New Wave of Diminshed Value Suits Wash Over Ga. Courts

July 22, 2003

Several class action lawsuits have recently been filed in Georgia based on the state Supreme Court’s decision on the issue of diminished value related to auto insurance claims, according to the Alliance of American Insurers. The latest such suit seeks certification not only of a plaintiff class, but of a defendant class as well.

The genesis of these suits dates back to a 2001 decision by the Georgia Supreme Court in State Farm Mutual Automobile Insurance Co. v. Mabry. The court held that physical damage coverage under an auto insurance policy includes not only repair of the damaged insured vehicle, but also first-party claims for diminished value.

“This recent string of class action suits is not unexpected given the state Supreme Court’s decision in Mabry,” said Kirk Hansen, Alliance director of claims. “Already settlements related to diminished value have cost insurers doing business in Georgia more than $358 million. Nevertheless, the Alliance continues to believe that the court erred in reaching its decision in that case. The decision puts Georgia out of step with the majority of courts to have recently decided the issue of coverage for claims of diminished value. The Mabry decision, along with the flood of suits to follow in its wake will only serve to increase the cost of auto insurance for the Georgia insurance buying public.”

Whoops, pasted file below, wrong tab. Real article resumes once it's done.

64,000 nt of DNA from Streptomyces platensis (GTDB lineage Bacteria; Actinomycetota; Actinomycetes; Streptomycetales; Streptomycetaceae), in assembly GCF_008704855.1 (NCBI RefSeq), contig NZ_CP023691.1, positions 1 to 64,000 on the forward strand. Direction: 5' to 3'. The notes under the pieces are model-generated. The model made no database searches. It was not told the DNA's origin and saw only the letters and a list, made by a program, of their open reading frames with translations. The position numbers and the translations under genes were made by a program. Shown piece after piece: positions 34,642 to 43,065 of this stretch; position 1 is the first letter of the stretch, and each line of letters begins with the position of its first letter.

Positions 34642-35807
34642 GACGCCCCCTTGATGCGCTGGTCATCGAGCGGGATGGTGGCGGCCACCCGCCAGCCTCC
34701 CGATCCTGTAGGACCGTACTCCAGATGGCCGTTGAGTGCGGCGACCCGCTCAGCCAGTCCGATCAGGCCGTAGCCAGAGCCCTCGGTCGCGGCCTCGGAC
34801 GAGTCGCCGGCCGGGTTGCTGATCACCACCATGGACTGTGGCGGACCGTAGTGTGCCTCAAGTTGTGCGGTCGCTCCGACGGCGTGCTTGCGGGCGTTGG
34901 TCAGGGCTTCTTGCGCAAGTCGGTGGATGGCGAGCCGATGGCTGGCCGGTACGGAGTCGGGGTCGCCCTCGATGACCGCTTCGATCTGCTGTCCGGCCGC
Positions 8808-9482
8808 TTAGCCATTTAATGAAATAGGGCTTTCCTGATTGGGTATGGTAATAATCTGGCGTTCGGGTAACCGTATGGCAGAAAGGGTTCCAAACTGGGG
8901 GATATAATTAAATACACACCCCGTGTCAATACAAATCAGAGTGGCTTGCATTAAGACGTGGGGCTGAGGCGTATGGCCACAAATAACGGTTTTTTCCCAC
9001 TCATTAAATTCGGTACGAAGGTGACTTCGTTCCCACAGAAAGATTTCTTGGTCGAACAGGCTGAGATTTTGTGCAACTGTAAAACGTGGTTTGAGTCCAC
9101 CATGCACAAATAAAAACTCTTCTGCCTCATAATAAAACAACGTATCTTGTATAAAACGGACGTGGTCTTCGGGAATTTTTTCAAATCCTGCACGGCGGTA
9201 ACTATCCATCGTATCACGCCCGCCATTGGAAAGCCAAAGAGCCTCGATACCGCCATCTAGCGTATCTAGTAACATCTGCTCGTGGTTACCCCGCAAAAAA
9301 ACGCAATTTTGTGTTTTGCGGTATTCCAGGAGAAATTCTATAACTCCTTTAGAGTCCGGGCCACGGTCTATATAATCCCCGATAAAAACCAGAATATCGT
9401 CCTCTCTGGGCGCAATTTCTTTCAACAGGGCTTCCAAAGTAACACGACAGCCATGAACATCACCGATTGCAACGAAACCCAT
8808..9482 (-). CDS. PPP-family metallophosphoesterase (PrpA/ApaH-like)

The most troublesome case since the Mabry decision is Walker, et al. v. American National General Ins. Co., et al., which was filed June 30, 2003 in Muscogee County, GA. The plaintiff alleges that American National paid repair costs but did not give any information with respect to making a claim for diminished value, nor did it offer to pay that loss. As a result, Walker contends that American National breached the insurance contract, including the covenant of good faith and fair dealing.

The plaintiff seeks certification of two plaintiff classes. The first class would be composed of all persons currently insured by the defendant class. The second class would be composed of all former or current policyholders of the defendant class who presented first-party physical damage coverage claims within the past six years and who were not compensated for diminution of value. The proposed defendant class consists of all insurers who currently or within the past six years have entered into automobile insurance contracts in Georgia providing comprehensive, collision or uninsured motorist coverage to Georgia residents.

Neal Pope, the attorney who sued State Farm in Mabry and filed the Walker case filed a similar suit, Case, et al. v. Guideone Elite Ins. Co., et al. June 26, 2003. He also has filed diminished value suits against several other insurers doing business in Georgia, and the Alliance has learned that he will be filing more class actions in the next few months. A number of carriers already have settled diminished value class actions with Pope in Georgia totaling more than $358 million.

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